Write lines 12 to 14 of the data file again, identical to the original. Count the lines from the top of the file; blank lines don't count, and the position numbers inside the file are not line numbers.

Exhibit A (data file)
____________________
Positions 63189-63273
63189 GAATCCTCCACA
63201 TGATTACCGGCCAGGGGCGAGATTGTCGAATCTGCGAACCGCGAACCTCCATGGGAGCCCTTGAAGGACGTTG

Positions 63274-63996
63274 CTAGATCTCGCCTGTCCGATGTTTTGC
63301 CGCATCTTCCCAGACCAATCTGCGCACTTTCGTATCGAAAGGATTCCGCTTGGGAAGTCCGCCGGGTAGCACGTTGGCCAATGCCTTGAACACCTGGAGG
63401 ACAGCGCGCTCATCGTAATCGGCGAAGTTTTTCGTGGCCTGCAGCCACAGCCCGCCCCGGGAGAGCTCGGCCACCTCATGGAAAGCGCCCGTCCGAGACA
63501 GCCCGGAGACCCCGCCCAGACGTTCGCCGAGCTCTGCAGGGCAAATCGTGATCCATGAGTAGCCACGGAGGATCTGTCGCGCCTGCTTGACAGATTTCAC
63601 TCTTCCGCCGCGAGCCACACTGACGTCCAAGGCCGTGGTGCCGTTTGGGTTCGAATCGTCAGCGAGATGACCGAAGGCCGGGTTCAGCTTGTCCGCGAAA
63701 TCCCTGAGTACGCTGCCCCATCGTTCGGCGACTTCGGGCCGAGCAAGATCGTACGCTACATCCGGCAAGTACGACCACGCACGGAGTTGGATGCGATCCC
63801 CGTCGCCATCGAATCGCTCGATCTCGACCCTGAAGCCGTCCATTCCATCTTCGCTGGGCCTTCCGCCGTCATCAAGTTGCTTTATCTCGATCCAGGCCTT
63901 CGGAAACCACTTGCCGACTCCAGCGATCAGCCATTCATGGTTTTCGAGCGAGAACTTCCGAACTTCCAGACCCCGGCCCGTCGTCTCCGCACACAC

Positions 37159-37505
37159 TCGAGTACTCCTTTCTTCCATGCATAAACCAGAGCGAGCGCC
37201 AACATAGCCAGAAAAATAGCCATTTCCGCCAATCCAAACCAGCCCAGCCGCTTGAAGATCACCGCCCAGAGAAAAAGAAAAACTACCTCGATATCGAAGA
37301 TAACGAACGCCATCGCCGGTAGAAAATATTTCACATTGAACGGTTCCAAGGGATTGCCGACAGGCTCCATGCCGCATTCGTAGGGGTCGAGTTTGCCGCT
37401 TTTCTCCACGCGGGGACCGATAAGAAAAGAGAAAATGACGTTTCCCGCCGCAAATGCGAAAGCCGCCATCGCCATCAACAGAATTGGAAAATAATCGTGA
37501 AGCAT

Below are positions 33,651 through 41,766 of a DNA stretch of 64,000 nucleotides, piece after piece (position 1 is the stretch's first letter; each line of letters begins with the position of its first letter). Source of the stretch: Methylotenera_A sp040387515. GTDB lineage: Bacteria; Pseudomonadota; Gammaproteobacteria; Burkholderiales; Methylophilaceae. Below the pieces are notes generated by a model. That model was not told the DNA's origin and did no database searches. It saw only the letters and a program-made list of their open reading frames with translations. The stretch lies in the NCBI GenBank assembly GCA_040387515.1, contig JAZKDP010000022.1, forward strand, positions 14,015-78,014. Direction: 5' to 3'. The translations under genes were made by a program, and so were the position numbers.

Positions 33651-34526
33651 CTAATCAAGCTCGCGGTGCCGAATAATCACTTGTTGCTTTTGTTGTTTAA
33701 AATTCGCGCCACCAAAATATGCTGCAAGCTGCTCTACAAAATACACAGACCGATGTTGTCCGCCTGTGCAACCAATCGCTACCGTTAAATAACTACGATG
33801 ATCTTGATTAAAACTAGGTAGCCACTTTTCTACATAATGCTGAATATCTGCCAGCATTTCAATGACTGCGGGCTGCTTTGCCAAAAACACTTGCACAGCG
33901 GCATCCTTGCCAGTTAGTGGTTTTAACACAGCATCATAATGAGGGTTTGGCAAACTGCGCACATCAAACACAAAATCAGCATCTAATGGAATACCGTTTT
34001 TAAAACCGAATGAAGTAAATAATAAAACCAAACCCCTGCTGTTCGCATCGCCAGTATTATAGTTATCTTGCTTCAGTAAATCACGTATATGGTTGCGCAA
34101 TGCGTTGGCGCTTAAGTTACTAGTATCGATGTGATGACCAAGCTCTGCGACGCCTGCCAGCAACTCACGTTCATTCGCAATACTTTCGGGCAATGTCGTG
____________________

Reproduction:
63901 CGGAAACCACTTGCCGACTCCAGCGATCAGCCATTCATGGTTTTCGAGCGAGAACTTCCGAACTTCCAGACCCCGGCCCGTCGTCTCCGCACACAC

Positions 37159-37505
37159 TCGAGTACTCCTTTCTTCCATGCATAAACCAGAGCGAGCGCC